Spending via cards – debit and credit – inside and outside the United States buoyed Visa Inc. results beyond the Street for the fiscal second quarter that ended in March.
Double-digit gains marked spending across border corridors and across card types – and management, perhaps unsurprisingly, pointed to strength in consumer spending, especially in the United States.
Against that broadly painted backdrop, and in terms of headline numbers, Visa reported net income of $1.11 a share, better than the $1.02 the Street had seen. The top line was $5.1 billion, better than estimates of $4.8 billion.
Drilling down a bit, cross-border volumes were 11 percent higher than a year ago. Processed transactions gained 12 percent over the same period, to the tune of $29 billion. Payments volume, as noted in supplemental earnings materials, came in at $1.9 trillion, up 12 percent year-on-year.
Within the payments volume figure, and broken down still further, credit was up 12 percent to $1.1 trillion. Debit grew faster than credit, up 16 percent. CFO Vasant Prabhu said on the earnings conference call with analysts that all facets of debit spending “looked very good” in the period, with a resilient consumer showing sustained propensity to spend.
Also during the conference call, CEO Alfred Kelly said that payments growth, measured on a cross-border basis, was up in all regions in and out of Europe. Inbound volumes to the United States also gained, notably in double digits, for the first time in four years. That’s partly a function of a relatively weaker dollar compared to the pound and the Euro.
Kelly also told analysts that card-not-present transactions gained some ground quarter over quarter (sequentially) by two percentage points, and outpaced “face to face” spending growth. He also said that just month ago, one in eight transactions globally were done via contactless methods; that tally is now one in five globally.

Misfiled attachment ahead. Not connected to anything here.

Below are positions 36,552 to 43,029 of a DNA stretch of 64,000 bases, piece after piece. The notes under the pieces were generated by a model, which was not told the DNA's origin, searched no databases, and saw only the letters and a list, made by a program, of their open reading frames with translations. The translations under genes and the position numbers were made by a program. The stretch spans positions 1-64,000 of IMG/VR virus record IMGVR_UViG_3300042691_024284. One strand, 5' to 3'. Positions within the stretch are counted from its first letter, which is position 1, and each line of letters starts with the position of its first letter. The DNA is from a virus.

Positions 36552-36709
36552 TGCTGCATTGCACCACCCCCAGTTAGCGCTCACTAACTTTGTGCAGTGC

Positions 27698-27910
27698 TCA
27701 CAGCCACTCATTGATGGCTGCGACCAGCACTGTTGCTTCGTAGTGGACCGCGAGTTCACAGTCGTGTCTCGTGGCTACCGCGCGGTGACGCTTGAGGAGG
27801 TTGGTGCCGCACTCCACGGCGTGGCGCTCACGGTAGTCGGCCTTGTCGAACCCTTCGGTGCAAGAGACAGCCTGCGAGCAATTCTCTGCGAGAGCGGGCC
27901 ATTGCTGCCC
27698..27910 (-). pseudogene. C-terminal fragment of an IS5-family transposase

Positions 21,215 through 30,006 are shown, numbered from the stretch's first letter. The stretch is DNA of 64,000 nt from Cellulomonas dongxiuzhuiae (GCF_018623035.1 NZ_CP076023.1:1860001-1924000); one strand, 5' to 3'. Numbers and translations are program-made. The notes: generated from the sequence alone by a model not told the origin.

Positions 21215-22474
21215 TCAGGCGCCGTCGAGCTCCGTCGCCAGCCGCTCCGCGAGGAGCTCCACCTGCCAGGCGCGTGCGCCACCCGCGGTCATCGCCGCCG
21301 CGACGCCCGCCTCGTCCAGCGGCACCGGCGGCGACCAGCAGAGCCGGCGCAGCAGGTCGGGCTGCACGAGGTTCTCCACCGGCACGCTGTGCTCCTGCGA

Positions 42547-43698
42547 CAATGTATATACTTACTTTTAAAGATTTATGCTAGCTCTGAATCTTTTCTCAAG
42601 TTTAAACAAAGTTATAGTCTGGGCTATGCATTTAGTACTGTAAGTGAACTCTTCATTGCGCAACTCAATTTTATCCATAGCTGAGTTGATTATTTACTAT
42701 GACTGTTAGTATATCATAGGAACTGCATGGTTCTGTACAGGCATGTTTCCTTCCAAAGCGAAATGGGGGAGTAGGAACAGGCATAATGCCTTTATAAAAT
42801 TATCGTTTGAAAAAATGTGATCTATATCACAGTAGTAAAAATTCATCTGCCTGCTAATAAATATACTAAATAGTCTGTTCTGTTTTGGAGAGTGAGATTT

Total cards stood at 3.3 billion, up 4 percent. Credit cards were up 2 percent to slightly over 1 billion cards, while debit cards far outpaced that growth, at 5 percent through the same period to 2.2 billion.
The company also said that client incentives were 20.3 percent of gross revenues, up from 18.7 percent.
The increased spending and sanguine economic environment helped spur Visa to boost its annual net revenue outlook for the year to low double digits. Previous estimates had been in the high single-digit percentage gains.
CEO Kelly called out a number of initiatives and regional standouts to analysts, stating that payments growth ranged from between 9 to 17 percent growth as measured across each of the company’s six reported regions, “which is an indication of the broad-based global strength we are seeing.”
Japan and India remain attractive markets. Activities are still ongoing to gather further entrée into China.
He also said that integration of Visa Europe remains on track. Settlement migration was completed successfully across the months of February and March, with what he said were no major issues. As many as 500 clients were migrated, he said.
“Authorization migrations begin later this month,” he told analysts. Technical migration in its totality should be completed by the end of the calendar year.
Kelly also discussed digital initiatives, including the introduction last week of the Visa Digital Commerce program – providing consumers with a simpler, more secure experience with less friction to utilize cards for digital payments.
“We aim to declutter the checkout page,” he said, “and streamline the checkout process.”
In another nod to digital business, Kelly said discussions are underway to collaborate with PayPal on a number of token initiatives.
“Visa Direct continues to gain traction in markets, globally,” Kelly continued. “We are beginning to see the network effect taking hold as scaled originators, such as acquirers and technology platforms, continue to use Visa’s capabilities to push funds in real time over our network.” P2P is growing in markets globally, he stated.
Bill payments by consumers, he said later in the call, with funds pushed from debit cards, have seen growth, too.
B2B efforts show progress as well, Kelly noted – in the wake of the Fraedom buy in March of this year, issuers are showing increased interest in the firm’s B2B offerings.